Below is a must-read essay from a friend and colleague of mine, Chris Marcus, who is a former options trader (Wharton MBA) that now lives in Denver. Many of you may not be aware, but Mark Cuban made his fortune the old fashioned way – he was lucky to be in the right place at the right time. Cuban owned Broadcast.com (a relic of the 1990’s tech bubble). Yahoo.com used tech bubble stock “wampum” to acquire Broadcast.com. Broadcast.com was no longer around a few years later.
If anyone knows how to get lucky off a worthless asset, it’s Mark Cuban. Currently he spends his time running the Dallas Mavericks into the ground. Chris Marcus eloquently presents the counter-argument to Mark Cuban’s absurd comments about gold in a Kitco.com interview.
During my time training to be an equity options trader, the shop I worked for required that I log 100 hours of poker training. Under the belief that there are great similarities between the decision-making required for poker, and that required for successfully trading the financial markets.
Along those lines, there was a particular lesson that always stood out to me. That while the numbers and percentages are important in both sciences, understanding the people you are playing against is equally, if not a more important element of the game.
Because you might think you’re right, and the person you’re trading against might think they’re right. But if you can identify why they’re wrong and spot the flaw in their thinking, that can really arm you with some confidence in your bet.
If you’ve seen the movie The Big Short, you may remember the scene where right before one of the funds was getting ready to increase the size of their bet against the mortgage industry, they were a little bit concerned.
But to ease those fears, the Deutsche Bank character played by Ryan Gosling took the fund managers to meet the people they were actually trading against. Because once they heard how the people they were trading against were completely caught up in the mania and missing the bigger picture, it gave them the confidence to pile on their trade in even bigger size.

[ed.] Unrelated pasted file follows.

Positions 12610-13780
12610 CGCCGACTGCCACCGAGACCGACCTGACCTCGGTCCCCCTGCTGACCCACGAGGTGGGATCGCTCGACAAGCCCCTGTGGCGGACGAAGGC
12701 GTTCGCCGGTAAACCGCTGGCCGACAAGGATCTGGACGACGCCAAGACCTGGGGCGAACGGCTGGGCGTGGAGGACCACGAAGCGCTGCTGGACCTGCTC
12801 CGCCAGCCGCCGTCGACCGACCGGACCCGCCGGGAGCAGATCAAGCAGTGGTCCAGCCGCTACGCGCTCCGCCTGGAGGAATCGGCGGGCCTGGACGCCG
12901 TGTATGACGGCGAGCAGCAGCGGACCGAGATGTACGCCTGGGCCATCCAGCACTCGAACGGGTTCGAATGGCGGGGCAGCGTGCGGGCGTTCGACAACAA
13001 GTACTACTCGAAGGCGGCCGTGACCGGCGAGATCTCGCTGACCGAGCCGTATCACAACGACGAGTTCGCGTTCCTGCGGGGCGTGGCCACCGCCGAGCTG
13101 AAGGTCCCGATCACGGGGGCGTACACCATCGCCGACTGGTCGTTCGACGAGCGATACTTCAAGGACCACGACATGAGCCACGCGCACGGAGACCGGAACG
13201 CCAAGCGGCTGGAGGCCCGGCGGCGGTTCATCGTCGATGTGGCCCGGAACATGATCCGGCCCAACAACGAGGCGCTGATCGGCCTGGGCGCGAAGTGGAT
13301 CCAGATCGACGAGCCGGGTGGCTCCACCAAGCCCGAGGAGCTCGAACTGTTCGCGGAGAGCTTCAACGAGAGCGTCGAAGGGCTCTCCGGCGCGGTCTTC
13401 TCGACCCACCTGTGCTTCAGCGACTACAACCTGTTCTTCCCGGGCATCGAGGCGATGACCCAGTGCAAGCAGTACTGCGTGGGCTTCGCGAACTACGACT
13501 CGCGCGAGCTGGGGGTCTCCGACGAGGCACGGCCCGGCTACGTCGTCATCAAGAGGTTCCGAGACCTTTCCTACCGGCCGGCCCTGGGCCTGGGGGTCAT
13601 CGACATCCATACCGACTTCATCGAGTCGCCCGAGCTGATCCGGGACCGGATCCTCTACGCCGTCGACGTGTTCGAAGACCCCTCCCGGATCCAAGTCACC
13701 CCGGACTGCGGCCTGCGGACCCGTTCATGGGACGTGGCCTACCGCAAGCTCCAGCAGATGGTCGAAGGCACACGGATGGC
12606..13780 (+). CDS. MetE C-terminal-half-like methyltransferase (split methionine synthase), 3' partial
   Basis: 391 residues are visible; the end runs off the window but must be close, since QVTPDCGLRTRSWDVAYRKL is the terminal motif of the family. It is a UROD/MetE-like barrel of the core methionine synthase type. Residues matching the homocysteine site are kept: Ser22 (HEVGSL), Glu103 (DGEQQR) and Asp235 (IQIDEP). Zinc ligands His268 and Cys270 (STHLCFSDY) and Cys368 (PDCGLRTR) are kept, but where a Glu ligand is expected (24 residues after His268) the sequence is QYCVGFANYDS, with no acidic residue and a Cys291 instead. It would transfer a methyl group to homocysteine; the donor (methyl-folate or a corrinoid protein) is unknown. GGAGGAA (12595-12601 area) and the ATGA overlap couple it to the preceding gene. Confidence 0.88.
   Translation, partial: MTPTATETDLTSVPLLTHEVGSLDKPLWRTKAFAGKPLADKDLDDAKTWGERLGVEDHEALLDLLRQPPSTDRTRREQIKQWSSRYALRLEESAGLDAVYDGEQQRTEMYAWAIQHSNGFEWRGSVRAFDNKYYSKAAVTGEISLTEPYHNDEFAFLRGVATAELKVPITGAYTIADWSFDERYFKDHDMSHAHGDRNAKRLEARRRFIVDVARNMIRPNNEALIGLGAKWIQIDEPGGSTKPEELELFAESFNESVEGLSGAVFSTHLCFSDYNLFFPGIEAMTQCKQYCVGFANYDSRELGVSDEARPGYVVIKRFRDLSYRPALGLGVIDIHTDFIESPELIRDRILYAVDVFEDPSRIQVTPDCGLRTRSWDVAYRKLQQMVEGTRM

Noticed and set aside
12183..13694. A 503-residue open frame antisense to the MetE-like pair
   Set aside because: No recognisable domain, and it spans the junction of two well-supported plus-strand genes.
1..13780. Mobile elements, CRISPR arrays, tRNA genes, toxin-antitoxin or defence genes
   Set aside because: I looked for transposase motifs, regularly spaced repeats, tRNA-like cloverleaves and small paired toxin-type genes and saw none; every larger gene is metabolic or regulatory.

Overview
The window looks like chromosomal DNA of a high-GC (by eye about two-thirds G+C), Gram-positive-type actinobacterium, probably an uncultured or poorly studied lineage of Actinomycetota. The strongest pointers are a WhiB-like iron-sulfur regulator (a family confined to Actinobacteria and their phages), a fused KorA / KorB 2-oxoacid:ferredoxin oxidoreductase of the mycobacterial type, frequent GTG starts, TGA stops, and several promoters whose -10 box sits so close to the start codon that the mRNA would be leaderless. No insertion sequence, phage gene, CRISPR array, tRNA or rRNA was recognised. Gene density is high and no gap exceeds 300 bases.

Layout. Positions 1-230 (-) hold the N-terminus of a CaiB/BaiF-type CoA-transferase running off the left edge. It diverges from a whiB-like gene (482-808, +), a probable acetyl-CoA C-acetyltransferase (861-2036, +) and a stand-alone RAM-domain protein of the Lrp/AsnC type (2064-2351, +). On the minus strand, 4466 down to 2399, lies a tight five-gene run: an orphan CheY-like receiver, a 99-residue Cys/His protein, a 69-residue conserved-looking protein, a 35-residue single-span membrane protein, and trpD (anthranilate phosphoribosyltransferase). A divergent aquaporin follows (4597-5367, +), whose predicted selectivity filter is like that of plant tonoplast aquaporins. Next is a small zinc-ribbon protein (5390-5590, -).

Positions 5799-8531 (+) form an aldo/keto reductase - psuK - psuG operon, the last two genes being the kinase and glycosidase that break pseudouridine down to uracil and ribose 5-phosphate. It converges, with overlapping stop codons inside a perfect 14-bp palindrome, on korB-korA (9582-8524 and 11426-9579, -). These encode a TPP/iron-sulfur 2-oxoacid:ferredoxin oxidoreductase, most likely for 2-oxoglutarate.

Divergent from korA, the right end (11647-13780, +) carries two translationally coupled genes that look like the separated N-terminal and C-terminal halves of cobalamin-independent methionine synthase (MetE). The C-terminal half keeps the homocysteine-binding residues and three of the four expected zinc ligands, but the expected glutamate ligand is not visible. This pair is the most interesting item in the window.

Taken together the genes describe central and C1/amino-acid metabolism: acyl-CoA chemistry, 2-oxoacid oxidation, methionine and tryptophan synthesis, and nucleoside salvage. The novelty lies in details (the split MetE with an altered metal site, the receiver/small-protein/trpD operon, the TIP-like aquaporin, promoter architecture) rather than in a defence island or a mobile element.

Along those lines, for those investing in gold and silver, there were some interesting recent comments from Dallas Mavericks owner Mark Cuban. That are somewhat reflective of the mainstream view of gold, and similar to the rhetoric you hear out of the central banks.
Which in my own personal opinion comes as extremely fantastic news for those who own precious metals and wonder whether there is still upside to the pricing.
Cuban was interviewed by Daniela Cambone of kitco.com. And with all due respect to Mr. Cuban, some of his answers were so far detached from the reality I’m living in that the more I heard him talk, the more I was tempted to dial Andy Schectman and buy more gold.
Consider the following:
Cambone: Where do you think are some of the safest bets for your money right now?
Cuban: If you need safe, just put the money in the bank. (Editor side note – seems safe to say at this point that Cuban likely hasn’t been reading Von Mises during halftime at the Mavs games).
Cambone: Gold, up 2.5% for the first quarter. I know in the past you’ve seen it as a speculative bet. How do you see it today?
Cuban: I hate gold. Gold is a religion. There’s some fundamental value to gold, but everything else…it’s a collectible.
Cambone: Well hate is a strong word. The miners too?
Cuban: Individually as people, I heard they’re great people (he says giggling). But as an investment, hate is not strong enough. Hate with an extreme prejudice.
Cambone: So you don’t see gold as money.
Cuban: I do not see it as an alternative to currency. No not at all.
Cambone: Do you feel the same about silver, palladium, or platinum?
Cuban: I don’t know those others as well. But those are pretty much based off their intrinsic value as much as I can tell.
Cambone: So you’re in the camp of gold is just a pet rock.
Cuban: Pretty much. But I’d buy a pet rock first.
Mark Cuban Says Gold And Bitcoin Are Equally Useless – Part 1 – Ironically in 2016 in response to market turmoil, Cuban bought call options on gold. At the time he explained how “when traders don’t know what to do, they go where everybody is, and I thought there was a good chance that would be gold.”
Which makes his current comments all the more baffling. Although perhaps Cuban doesn’t see any cause for concern with rising interest rates and foreign creditors walking away from the dollar system.
Ultimately what Cuban thinks about gold may be irrelevant. Yet to the degree that there are many in the markets who share a similar line of thinking, it’s worth registering that if you own gold, this profile and argument is essentially what you’re betting against.
Personally I receive it as great news. Because in my career, the best trades are not when a person thinks they’re right and puts the trade on. But when a person thinks they’re right, knows why the other person is betting against them, and can spot the flaw in that person’s logic.
I’ll leave it up to you to decide whether Cuban’s argument makes much sense. But his views are generally reflective of what the anti-gold crowd is thinking, and it makes me feel better than ever about owning physical gold and silver. (Article LINK)